Advanced Search
MyIDEAS: Login to save this article or follow this journal

Conflict diamonds

Contents:

Author Info

  • Olsson, Ola

Abstract

’Conflict diamonds’ refers to the fatal role that diamonds are believed to have played in several African conflicts. The article analyzes the impact of diamond abundance on economic growth in light of the broader, previously discovered empirical finding of a ’curse of natural resources’. By extending the theory of appropriative conflict, a predator-prey game is outlined in which a rebel chooses between peaceful production and predation on natural resources controlled by the ruler. It is shown that whereas an increase in natural resources will increase the ruler’s public utility investments, it might also lead to a crowding-out of labor from the formal sector to the appropriative struggle, which depresses growth. As predicted by the model, a cross-country regression analysis suggests that diamond abundance has a negative relationship with economic growth in countries with weak institutions.

(This abstract was borrowed from another version of this item.)

Download Info

If you experience problems downloading a file, check if you have the proper application to view it first. In case of further problems read the IDEAS help page. Note that these files are not on the IDEAS site. Please be patient as the files may be large.
File URL: http://www.sciencedirect.com/science/article/B6VBV-4K7NHTF-1/2/ea8894c598a2671f3afa598eafe8f50d
Download Restriction: Full text for ScienceDirect subscribers only

As the access to this document is restricted, you may want to look for a different version under "Related research" (further below) or search for a different version of it.

Bibliographic Info

Article provided by Elsevier in its journal Journal of Development Economics.

Volume (Year): 82 (2007)
Issue (Month): 2 (March)
Pages: 267-286

as in new window
Handle: RePEc:eee:deveco:v:82:y:2007:i:2:p:267-286

Contact details of provider:
Web page: http://www.elsevier.com/locate/devec

Related research

Keywords:

Other versions of this item:

Find related papers by JEL classification:

References

References listed on IDEAS
Please report citation or reference errors to , or , if you are the registered author of the cited work, log in to your RePEc Author Service profile, click on "citations" and make appropriate adjustments.:
as in new window
  1. Torvik, Ragnar, 2002. "Natural resources, rent seeking and welfare," Journal of Development Economics, Elsevier, Elsevier, vol. 67(2), pages 455-470, April.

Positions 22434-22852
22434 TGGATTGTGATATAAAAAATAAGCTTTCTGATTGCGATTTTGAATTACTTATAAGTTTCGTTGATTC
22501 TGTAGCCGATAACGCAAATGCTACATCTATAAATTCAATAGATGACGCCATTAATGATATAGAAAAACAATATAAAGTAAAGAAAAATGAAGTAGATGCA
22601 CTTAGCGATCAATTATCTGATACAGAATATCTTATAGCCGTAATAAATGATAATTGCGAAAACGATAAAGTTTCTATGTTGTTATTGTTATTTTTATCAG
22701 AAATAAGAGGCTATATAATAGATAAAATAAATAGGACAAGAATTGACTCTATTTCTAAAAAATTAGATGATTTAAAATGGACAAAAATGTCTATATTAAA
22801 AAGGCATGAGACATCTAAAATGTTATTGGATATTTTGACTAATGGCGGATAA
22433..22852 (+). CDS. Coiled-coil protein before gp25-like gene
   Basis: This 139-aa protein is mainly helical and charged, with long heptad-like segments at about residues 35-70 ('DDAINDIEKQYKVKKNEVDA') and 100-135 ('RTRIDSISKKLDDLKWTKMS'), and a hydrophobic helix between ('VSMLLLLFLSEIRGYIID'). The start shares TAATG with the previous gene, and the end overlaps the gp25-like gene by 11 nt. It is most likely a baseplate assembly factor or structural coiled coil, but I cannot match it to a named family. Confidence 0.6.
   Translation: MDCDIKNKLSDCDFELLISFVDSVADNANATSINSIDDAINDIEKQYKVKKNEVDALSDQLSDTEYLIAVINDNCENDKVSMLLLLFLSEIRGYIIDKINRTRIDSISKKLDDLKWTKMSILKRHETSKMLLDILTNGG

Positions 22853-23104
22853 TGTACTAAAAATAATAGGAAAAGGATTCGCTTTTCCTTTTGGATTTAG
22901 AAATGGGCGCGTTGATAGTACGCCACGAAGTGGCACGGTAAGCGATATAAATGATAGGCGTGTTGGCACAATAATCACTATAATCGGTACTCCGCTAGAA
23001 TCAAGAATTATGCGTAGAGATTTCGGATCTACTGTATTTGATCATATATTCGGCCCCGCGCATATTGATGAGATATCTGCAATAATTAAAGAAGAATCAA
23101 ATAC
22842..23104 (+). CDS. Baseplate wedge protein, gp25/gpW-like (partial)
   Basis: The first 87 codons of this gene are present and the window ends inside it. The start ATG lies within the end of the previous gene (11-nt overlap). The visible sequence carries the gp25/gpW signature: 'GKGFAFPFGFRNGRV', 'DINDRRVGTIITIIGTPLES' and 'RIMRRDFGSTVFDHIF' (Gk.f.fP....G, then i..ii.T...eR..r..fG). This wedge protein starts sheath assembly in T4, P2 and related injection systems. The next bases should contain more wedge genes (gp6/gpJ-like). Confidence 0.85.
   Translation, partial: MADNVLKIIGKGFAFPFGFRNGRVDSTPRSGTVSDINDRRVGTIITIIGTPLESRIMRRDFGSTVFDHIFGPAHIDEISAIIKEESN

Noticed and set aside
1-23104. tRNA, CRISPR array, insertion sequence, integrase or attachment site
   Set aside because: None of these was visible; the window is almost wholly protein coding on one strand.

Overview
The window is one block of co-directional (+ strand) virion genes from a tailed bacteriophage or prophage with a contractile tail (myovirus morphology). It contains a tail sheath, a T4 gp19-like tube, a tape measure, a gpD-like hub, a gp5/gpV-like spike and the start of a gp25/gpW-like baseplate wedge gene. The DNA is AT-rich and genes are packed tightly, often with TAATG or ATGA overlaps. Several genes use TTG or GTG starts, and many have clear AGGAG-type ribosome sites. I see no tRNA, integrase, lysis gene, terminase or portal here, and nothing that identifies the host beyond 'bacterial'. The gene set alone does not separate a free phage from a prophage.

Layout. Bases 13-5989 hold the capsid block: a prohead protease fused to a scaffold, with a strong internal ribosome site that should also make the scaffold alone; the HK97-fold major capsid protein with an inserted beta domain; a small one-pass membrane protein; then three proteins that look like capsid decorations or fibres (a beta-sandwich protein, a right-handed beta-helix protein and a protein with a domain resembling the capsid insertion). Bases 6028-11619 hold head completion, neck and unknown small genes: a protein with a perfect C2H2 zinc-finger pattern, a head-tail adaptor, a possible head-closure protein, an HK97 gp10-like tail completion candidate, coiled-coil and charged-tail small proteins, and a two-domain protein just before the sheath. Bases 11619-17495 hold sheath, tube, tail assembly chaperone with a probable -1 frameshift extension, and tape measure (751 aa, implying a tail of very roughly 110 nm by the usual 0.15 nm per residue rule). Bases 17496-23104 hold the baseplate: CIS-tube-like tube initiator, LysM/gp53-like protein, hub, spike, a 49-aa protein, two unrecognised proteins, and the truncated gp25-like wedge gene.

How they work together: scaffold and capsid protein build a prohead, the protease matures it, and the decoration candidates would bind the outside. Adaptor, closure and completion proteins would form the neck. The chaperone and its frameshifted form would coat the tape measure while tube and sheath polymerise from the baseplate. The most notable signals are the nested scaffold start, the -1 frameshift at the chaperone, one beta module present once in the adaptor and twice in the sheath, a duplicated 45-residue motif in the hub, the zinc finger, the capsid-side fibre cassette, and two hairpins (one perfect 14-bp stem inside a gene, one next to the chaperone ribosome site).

2. Grossman, Herschel I & Kim, Minseong, 1995. "Swords or Plowshares? A Theory of the Security of Claims to Property," Journal of Political Economy, University of Chicago Press, University of Chicago Press, vol. 103(6), pages 1275-88, December.
  3. Jonathan Temple, 1999. "The New Growth Evidence," Journal of Economic Literature, American Economic Association, vol. 37(1), pages 112-156, March.
  4. Bigsten, Arne & Moene, Karl Ove, 1996. "Growth and Rent Dissipation: The Case of Kenya," Journal of African Economies, Centre for the Study of African Economies (CSAE), Centre for the Study of African Economies (CSAE), vol. 5(2), pages 177-98, June.
  5. Anne D. Boschini & Jan Pettersson & Jesper Roine, 2006. "Resource curse or not: A question of appropriability," DEGIT Conference Papers c011_050, DEGIT, Dynamics, Economic Growth, and International Trade.
  6. Neary, Hugh M, 1997. " A Comparison of Rent-Seeking Models and Economic Models of Conflict," Public Choice, Springer, Springer, vol. 93(3-4), pages 373-88, December.
  7. Mehlum,H. & Moene,K. & Torvik,R., 2000. "Predator or prey? : parasitic enterprises in economic development," Memorandum, Oslo University, Department of Economics 27/2000, Oslo University, Department of Economics.
  8. Suk Jae Noh, 2002. "Production, Appropriation, and Income Transfer," Economic Inquiry, Western Economic Association International, Western Economic Association International, vol. 40(2), pages 279-287, April.
  9. Tornell, Aaron & Lane, Philip R., 1998. "Are windfalls a curse?: A non-representative agent model of the current account," Journal of International Economics, Elsevier, Elsevier, vol. 44(1), pages 83-112, February.
  10. Congdon Fors, Heather & Olsson, Ola, 2005. "Endogenous Institutional Change After Independence," Working Papers in Economics 163, University of Gothenburg, Department of Economics.
  11. Robinson, James A. & Torvik, Ragnar & Verdier, Thierry, 2006. "Political foundations of the resource curse," Journal of Development Economics, Elsevier, Elsevier, vol. 79(2), pages 447-468, April.
  12. Sachs, Jeffrey D. & Warner, Andrew M., 2001. "The curse of natural resources," European Economic Review, Elsevier, Elsevier, vol. 45(4-6), pages 827-838, May.